Summary of Sequential Systems

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Topics: Output
QUESTION: SUMMARY OF THE SEQUENTIAL SYSTEMS
A Sequential System is a system that has memory. The output in a sequential system does not only depend on the current output, but also depends on the history of previous inputs. We dwell mostly on clocked/synchronous systems. A clock a signal that alternates between 1 and 0 at a regular rate over time. Due to the fact that the system can only store a finite number of states, sequential systems are sometimes called finite state machines (FSMs). A sequential system consists a set of memory devices and combination logic. Here, we focus on sequential systems with latches and flip flops.
Definitions of Terms
State: This is what is stored in the memory. It’s stored in binary devices but is not always naturally binary.
State Table: Shows combinations for inputs in each state, outputs and the next state i.e. what is to be stored after the next clock.
State Diagram/Graph: This is a graphical representation of a state table.
Latches and Flip Flops
A latch is a binary storage device with 2 or more logical gates with feedback depending on the gates.

We can write the equation for this system as:
P = (S + Q)’
Q = (R + P)’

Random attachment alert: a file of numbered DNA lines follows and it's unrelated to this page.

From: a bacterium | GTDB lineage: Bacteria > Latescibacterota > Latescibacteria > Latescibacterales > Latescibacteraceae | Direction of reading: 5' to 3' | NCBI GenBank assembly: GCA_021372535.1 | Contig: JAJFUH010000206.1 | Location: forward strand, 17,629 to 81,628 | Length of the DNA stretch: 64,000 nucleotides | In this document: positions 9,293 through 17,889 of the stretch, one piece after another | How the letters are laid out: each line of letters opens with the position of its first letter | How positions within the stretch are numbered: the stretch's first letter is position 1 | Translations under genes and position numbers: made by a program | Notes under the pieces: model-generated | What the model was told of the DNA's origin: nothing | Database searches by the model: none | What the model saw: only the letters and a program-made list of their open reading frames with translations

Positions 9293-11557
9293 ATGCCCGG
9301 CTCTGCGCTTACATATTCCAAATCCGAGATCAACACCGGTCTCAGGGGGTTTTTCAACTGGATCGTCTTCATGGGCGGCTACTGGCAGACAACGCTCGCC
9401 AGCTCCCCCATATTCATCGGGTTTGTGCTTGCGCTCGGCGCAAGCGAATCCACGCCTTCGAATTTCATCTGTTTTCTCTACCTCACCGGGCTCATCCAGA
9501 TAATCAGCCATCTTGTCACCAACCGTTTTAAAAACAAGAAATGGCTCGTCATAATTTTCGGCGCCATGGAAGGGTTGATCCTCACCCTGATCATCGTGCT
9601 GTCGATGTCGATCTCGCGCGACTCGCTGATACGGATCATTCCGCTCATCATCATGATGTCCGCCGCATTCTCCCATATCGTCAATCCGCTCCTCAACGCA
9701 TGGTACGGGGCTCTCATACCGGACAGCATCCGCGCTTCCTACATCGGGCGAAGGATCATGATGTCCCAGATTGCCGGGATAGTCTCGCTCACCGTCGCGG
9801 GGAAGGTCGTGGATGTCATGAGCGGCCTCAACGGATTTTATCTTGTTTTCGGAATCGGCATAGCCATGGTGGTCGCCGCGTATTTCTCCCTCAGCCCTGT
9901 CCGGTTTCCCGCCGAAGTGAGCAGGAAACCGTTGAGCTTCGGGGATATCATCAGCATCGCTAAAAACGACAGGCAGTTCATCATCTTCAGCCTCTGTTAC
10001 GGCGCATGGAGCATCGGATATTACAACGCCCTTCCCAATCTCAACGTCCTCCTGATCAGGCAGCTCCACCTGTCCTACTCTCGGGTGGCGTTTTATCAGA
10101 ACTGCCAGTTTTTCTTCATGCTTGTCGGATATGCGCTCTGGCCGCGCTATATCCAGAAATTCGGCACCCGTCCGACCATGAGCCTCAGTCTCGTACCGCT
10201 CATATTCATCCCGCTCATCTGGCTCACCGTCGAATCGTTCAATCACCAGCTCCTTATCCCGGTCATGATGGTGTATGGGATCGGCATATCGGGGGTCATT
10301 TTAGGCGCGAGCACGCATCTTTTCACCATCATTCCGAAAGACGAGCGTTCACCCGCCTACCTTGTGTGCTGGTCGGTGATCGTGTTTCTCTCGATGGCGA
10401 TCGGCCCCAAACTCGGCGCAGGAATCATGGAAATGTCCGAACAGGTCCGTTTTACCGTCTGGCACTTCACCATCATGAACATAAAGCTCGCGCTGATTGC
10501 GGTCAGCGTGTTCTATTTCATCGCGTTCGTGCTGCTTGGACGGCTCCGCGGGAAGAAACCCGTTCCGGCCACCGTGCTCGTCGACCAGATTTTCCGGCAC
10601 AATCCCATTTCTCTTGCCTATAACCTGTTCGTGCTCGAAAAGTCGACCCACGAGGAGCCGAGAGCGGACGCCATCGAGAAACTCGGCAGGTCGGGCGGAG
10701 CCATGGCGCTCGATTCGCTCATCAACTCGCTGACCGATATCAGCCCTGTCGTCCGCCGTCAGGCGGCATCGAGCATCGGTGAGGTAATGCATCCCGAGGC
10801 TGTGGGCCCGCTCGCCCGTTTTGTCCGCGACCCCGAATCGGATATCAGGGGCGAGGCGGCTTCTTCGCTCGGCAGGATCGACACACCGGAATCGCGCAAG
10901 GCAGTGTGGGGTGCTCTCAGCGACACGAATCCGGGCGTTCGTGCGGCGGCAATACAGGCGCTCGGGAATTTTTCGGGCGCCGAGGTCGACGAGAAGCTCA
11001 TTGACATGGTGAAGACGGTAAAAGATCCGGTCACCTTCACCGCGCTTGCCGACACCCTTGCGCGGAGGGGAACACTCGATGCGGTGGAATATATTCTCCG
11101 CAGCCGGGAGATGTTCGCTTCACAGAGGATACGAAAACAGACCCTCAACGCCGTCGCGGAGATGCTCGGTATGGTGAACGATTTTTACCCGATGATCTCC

The latch can either store a 0 (Q=0 and P=1) or 1 (Q=1 and P=0). S stands for Set and R stands for Reset. If S=1 & R=0, then P=0 & Q=1 and vice versa.

A flip flop is a clocked binary storage device, i.e. a storage device that stores either a 1 or a 0. The value only changes with clock transition. When the clock moves from 1 to 0, it is trailing-edge triggered. When it moves from 0 to 1, it is leading-edge triggered. Whatever is stored depends on the flip flop data inputs.
Flip flops have 1 or 2 outputs, i.e. if there is one output, it is the state of the flip flop and if there are two, the state and its compliment. We concentrate on two types of flip flops, the D and the JK flip flop.
The D is the simplest. It is the Delay flip flop since the output is just the input delayed until the next

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